I'm starting to realize that at best, the DIN system is a ball park guess based on incomplete information and outdated research. I wonder how accurate the settings are that we put our faith in. All that really matters is that the force required to release the binding is less than the force required to break the bone. There are multiple variables that go into this calculation, but we just use a few basic ones.
This may seem a little random, but whether or not a person is taking steroids (like prednisone for asthma), has a huge impact on bone strength/density. Potentially more than all the other factors combined. I have never seen the question "Do you have any medical or hereditary conditions that may affect your bone strength?" appear in any DIN calculations. Perhaps it's fair to say that this responsibility should fall on the customer and not the technician, but if you are going to train and certify people in the application of safety equipment, it seems reasonable to educate them in all the variables.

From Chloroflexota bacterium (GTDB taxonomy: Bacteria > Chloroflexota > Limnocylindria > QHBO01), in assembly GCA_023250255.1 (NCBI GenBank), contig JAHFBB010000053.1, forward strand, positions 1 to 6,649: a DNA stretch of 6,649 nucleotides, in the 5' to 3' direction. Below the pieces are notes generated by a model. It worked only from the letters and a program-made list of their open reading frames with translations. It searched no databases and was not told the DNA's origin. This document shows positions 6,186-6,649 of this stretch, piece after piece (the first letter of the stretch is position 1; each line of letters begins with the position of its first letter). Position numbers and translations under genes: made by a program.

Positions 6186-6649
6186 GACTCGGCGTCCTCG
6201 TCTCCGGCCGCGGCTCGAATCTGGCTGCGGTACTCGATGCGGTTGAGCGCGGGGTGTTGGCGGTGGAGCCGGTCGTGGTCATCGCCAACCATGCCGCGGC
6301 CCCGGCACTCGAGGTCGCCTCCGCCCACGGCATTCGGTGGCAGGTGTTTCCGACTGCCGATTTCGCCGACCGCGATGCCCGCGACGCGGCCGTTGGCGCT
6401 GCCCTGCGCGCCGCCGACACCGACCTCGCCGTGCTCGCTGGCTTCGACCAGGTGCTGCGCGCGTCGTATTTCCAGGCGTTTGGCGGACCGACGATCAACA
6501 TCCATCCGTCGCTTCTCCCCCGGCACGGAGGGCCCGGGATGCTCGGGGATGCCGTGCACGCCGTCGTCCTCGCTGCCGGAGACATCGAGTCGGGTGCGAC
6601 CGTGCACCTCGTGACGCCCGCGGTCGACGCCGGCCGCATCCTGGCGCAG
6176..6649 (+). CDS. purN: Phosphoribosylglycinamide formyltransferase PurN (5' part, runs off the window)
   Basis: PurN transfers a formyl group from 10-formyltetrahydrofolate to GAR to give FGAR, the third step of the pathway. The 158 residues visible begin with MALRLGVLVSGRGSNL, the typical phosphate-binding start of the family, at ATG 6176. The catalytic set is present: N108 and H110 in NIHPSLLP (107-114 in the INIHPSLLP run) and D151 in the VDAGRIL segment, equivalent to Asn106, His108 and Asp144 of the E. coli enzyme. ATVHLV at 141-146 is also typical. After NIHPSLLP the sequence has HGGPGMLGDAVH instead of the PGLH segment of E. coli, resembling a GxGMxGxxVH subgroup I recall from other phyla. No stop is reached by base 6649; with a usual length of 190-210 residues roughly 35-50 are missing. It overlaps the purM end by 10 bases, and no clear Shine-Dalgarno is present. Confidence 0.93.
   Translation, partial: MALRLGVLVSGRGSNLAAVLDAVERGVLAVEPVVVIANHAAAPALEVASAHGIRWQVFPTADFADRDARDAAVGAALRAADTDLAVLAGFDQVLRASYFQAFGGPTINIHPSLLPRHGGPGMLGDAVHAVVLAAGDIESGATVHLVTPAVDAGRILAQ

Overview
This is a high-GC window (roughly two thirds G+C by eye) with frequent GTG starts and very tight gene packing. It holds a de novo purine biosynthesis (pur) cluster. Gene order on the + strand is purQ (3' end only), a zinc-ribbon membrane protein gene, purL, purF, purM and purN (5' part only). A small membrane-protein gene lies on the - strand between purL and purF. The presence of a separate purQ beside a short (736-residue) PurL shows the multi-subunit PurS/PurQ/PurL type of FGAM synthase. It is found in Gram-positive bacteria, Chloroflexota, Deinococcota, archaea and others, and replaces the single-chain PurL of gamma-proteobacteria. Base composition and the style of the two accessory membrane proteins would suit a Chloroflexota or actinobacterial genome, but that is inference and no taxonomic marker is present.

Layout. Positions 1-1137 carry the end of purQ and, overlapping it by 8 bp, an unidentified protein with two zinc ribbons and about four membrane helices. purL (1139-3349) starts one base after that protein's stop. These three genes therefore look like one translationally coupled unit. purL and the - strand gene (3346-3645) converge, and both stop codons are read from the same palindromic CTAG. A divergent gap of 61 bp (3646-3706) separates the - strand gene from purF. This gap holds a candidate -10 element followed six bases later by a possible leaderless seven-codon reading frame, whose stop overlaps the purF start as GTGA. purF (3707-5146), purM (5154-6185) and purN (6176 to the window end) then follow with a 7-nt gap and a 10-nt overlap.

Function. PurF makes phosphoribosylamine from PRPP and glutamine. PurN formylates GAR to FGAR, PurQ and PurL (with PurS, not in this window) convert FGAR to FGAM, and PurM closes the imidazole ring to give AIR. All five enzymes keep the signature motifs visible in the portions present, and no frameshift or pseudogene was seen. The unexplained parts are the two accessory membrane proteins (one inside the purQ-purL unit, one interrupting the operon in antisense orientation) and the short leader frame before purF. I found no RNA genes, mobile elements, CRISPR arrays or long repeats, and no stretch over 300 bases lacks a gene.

When you see information presented on a website, manufacturer's manual or printed chart, there is the tendency to believe that the information is accurate, based in validated research and can be trusted. Can DIN be trusted ? Do we really have enough information about a given individual, to decide if their DIN should be 6.0, 6.5 or 7.0 ?
Not meaning to be critical, just thinking out loud.
Ye know too much. You are on the verge of understanding why the average ski shop employee earnes just slightly above minimum wage.